Just because he can doesn’t mean he should. Knicks shooter J.R. Smith is just that, a shooter, who can nail jump shots from binocular range.
But what coach Mike Woodson has liked about Smith’s contribution to this Knicks season, and particularly to the team’s six-game winning streak down the stretch, is that “he’s starting to figure out some things. He’s not just taking jump shots. He’s taking it to the rim, getting to the free-throw line. He’s rebounding, he’s playing defense.”
He had 35 points, the night after scoring 32 against Boston. In a reserve role, as usual, he made 10 of 18 field goals — 3 of 7 three-pointers — and, as Woodson said, earning free throws. He made 12 of 13 and shared team-high rebounding honors with Carmelo Anthony (7 apiece).
All those numbers matter as the Knicks watched a 30-point lead in the last minute of the first half melt down to four in the final minute of the game.
“I wanted to establish my game on the inside and move on from there,” Smith said. “I got a lot of calls, I made my free throws. My body is killing me but I’ll take it.”
So will Woodson, who acknowledged that Smith came to the Knicks last year with a reputation for relying too much on his outside shooting skill. Smith — his given name is Earl Joseph Smith III, though he goes by “J.R.,” which these days could stand for “Judgement Revised” — has appeared to learn a lot of new tricks in his old age, 27, and eighth NBA season.
“I can’t speak for other coaches [who had Smith],” Woodson said. “When I saw him last year, I liked what he brought to the table. It’s my job as his coach to show him some love, put him in positions to be successful. But still coach him.
“Younger players are different from older players. I probably would’ve been a little tougher on him when he was younger, and pat him, too. I still try to coach him, but be demanding of him. Sometimes he fights me. That’s part of coaching, give and take. He’s still got a ways to go but he’s getting there.”
Nets’ Evans hits 20-20 mark — Early in the offseason, the Brooklyn Nets picked up rebounding maven Reggie Evans from the Clippers for the right to swap second-round picks in 2016. So far, Brooklyn has looked like winners in that trade as Evans is the team leader in rebounds and has more than twice as many rebounds than the forward the Nets threw a lot of money at in the offseason, Kris Humphries. Evans was at his rebounding best last night in Portland, tearing down 26 boards and scoring 22 points to join some elite NBA company, writes Sean Highkin of USA Today:
The Brooklyn Nets’ recent hot streak has been defined by the stellar play of Deron Williams and Brook Lopez. But on Wednesday, Reggie Evans did something that has only been done 13 times this season, and mostly by players of much higher stature. His 22 points and 26 rebounds were what powered the Nets to a 111-93 road blowout of the Portland Trail Blazers.
Here are the other players who have had games of at least 20 points and 20 rebounds this season:
- Zach Randolph
- DeMarcus Cousins
- Joakim Noah (twice)
- Dwight Howard
- Nikola Vucevic (twice)
- David Lee
- Al Horford
- Enes Kanter
- Kevin Love
- Tim Duncan
- Dirk Nowitzki
That’s three future Hall of Famers (Howard, Nowitzki and Duncan), five players who were All-Stars this season (Randolph, Noah, Howard, Lee and Duncan), and a few of the most highly regarded young big men in the league (Cousins, Vucevic and Kanter). Not bad company for a role player like Evans to be in.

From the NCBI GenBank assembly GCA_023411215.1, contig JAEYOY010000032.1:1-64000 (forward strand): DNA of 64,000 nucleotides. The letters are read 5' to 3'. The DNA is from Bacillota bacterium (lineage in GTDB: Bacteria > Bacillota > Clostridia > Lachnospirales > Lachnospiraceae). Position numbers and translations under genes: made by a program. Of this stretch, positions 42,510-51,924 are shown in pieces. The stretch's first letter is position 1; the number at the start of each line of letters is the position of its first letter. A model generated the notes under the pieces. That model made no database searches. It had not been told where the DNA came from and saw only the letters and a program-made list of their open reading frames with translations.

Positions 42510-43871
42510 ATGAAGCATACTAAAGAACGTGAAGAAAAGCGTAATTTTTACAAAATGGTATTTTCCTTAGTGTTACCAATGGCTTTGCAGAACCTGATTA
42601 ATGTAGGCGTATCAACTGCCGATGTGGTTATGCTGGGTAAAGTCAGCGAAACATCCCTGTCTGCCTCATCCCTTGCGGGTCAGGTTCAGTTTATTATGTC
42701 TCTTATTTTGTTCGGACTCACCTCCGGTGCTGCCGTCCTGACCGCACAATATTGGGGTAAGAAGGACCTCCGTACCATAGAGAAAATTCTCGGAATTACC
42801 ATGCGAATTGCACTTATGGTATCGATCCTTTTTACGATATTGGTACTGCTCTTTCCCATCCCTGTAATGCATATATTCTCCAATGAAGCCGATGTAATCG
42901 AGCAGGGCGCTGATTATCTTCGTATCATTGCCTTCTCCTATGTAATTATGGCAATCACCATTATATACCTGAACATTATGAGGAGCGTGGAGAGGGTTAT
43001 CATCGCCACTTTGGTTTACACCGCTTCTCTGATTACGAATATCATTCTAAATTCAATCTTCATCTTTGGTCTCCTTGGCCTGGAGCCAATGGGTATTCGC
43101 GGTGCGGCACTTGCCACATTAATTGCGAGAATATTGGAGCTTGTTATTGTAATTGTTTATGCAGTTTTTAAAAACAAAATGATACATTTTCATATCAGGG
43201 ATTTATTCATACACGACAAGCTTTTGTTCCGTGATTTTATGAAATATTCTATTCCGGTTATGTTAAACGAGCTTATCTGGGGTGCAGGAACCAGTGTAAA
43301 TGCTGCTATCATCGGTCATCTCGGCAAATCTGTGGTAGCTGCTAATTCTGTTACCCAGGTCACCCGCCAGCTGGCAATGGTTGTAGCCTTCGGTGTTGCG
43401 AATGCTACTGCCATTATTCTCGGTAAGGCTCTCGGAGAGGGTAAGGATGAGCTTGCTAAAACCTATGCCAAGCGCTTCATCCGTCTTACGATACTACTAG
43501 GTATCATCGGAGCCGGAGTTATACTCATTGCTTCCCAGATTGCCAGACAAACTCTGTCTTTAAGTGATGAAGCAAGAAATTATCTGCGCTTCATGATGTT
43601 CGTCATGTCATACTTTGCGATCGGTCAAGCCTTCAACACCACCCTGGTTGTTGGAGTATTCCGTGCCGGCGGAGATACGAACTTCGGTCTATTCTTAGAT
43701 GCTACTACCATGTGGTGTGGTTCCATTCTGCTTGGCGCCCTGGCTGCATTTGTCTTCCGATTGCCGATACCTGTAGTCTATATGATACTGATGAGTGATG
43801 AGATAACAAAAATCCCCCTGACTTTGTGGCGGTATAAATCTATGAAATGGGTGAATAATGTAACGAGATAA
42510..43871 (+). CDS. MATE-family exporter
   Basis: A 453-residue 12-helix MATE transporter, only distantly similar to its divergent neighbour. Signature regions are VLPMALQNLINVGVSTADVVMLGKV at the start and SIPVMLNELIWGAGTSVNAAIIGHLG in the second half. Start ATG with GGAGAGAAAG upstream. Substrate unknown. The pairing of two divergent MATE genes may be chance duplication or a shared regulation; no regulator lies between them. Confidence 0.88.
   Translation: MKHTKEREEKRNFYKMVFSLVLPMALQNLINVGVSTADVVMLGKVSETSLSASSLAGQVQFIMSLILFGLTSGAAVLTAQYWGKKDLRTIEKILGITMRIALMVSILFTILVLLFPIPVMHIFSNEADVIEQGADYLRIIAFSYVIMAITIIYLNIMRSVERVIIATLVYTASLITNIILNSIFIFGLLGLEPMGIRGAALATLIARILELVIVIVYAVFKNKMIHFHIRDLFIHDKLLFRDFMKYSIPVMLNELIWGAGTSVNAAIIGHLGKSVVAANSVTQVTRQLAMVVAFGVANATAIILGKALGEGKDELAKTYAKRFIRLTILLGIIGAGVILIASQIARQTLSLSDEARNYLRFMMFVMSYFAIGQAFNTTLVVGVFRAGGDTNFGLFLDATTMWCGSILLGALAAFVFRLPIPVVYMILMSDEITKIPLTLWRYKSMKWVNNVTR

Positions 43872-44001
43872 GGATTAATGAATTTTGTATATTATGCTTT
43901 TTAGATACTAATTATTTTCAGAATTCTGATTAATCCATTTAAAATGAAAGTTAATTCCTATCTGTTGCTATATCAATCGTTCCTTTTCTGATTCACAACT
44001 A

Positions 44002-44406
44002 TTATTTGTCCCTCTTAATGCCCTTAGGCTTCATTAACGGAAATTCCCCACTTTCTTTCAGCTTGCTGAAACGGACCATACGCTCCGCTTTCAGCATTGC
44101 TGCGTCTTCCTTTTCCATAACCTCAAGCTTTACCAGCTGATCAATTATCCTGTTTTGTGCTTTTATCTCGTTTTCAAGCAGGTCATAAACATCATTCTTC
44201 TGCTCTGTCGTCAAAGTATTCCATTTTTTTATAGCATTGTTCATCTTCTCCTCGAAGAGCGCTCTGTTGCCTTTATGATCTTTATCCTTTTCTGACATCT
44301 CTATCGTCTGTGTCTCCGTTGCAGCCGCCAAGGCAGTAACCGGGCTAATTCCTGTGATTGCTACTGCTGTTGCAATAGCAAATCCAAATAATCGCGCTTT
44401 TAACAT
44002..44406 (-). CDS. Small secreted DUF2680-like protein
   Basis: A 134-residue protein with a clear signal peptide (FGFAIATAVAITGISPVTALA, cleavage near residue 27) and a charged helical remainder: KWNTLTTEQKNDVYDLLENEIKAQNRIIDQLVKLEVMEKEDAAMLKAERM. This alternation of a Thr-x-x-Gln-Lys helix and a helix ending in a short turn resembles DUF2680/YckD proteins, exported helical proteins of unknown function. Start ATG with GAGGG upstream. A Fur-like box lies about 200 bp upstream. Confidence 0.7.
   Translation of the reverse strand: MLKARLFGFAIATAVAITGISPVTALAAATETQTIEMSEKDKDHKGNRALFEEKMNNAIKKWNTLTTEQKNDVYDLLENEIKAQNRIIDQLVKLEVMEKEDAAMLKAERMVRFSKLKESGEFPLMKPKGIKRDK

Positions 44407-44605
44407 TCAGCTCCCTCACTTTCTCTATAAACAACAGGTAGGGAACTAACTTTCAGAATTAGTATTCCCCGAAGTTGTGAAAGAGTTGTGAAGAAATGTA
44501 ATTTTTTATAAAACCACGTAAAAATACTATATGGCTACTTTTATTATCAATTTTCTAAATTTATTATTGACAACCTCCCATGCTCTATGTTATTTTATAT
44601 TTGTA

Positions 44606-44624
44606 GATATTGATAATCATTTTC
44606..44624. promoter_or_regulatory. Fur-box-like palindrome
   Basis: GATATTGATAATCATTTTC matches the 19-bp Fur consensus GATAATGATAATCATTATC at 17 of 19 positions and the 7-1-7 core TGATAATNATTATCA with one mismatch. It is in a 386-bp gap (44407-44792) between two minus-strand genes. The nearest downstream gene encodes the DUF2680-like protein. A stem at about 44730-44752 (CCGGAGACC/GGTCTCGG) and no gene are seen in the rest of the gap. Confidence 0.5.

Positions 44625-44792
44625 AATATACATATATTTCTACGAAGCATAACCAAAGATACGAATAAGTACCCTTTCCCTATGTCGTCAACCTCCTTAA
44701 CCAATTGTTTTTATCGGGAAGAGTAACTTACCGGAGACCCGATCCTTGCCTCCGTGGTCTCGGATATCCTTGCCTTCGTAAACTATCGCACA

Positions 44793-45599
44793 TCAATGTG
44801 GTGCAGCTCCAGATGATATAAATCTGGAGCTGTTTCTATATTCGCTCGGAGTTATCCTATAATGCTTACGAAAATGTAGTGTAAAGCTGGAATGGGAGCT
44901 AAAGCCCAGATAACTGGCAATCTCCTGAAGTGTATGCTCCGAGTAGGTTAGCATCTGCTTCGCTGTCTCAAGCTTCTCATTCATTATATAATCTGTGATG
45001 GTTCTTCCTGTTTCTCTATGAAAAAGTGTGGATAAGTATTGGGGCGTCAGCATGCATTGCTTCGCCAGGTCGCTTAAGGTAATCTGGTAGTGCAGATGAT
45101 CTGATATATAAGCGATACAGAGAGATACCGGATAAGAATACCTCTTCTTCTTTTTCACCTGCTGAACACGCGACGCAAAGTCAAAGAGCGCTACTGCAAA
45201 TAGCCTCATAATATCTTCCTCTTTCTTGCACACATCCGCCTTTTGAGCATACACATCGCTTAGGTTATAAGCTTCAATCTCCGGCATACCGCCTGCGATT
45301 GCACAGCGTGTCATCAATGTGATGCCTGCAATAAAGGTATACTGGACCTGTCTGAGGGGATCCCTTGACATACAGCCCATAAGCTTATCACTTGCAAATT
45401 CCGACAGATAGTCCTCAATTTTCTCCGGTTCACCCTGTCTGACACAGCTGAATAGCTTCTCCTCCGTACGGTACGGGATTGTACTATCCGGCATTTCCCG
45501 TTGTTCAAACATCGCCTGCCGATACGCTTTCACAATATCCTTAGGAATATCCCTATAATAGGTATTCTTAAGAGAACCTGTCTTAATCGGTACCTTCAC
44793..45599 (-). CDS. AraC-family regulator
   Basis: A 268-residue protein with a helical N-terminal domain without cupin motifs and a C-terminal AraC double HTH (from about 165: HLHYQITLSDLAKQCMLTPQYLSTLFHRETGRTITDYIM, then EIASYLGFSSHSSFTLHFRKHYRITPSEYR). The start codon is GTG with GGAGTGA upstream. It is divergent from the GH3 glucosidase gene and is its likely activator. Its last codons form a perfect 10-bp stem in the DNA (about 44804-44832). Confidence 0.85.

Jazz tweaking offensive gameplan? — Anyone who has watched Utah over the last three seasons knows the game plan whether it was Jerry Sloan or the current coach, Ty Corbin, leading the squad: get the ball to Al Jefferson as early and as often as possible. While Jefferson is the Jazz’s leading scorer for the third straight season, Utah also fell out of the playoff chase thanks to a dismal start to March which included several road losses. Neither some nor all of those losses are Jefferson’s fault, but the Jazz have changed things up a bit of late on offense and it might be paying off as they have won three straight games, writes Bill Oram of The Salt Lake Tribune:
Jefferson took 23 shots on Wednesday. His role in the Jazz offense is not diminished. But is it changing?
That was the sense given by both Mo Williams and Paul Millsap following the Jazz’s 103-88 win over the Phoenix Suns. Jefferson finished with 25 points on 12-of-23 shooting, and he scored six of the team’s first 10 points to start the game. However, both Williams and Millsap said the Jazz have changed the offensive philosophy at beginnings of games, which could explain the fast starts in Monday’s win over Philadelphia and Wednesday.
Both nights, the Jazz made their first six shots.
“I think we got a little carried away with just coming down, starting the game, just throwing it down to Al, letting him work.” Millsap said. “It made it too tough on him, made it too tough on everybody else. It’s basically just getting everybody moving, moving the basketball around.”
Millsap said the Jazz’s focus needs to be “getting different options.”
Here’s Mo Williams’ explanation of what the Jazz are doing:
“I think we’re coming out and we’re running different stuff than we usually run. More and more pick and roll situations. We’re going to eventually go to Al — a lot. I think it’s better when we come out and we get some pick and rolls, which we have, and kind of getting Gordon going early, getting him in motion, getting some ball movement. Getting bodies moving, instead of just coming in and going to Al. The perimeter first shots or the jump shots, those are tough.”
ICYMI of the night: Check out the All Ball blog for a Horry Scale breakdown of this play, but what a great heartbreaking bucket by Jeff Green … :